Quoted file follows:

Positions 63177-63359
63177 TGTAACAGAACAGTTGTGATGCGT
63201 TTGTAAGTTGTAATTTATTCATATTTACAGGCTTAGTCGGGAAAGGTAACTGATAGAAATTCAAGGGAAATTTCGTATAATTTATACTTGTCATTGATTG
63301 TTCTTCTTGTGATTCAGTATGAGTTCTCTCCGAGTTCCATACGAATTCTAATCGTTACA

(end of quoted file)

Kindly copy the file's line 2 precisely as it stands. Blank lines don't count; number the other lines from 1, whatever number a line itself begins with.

63177 TGTAACAGAACAGTTGTGATGCGT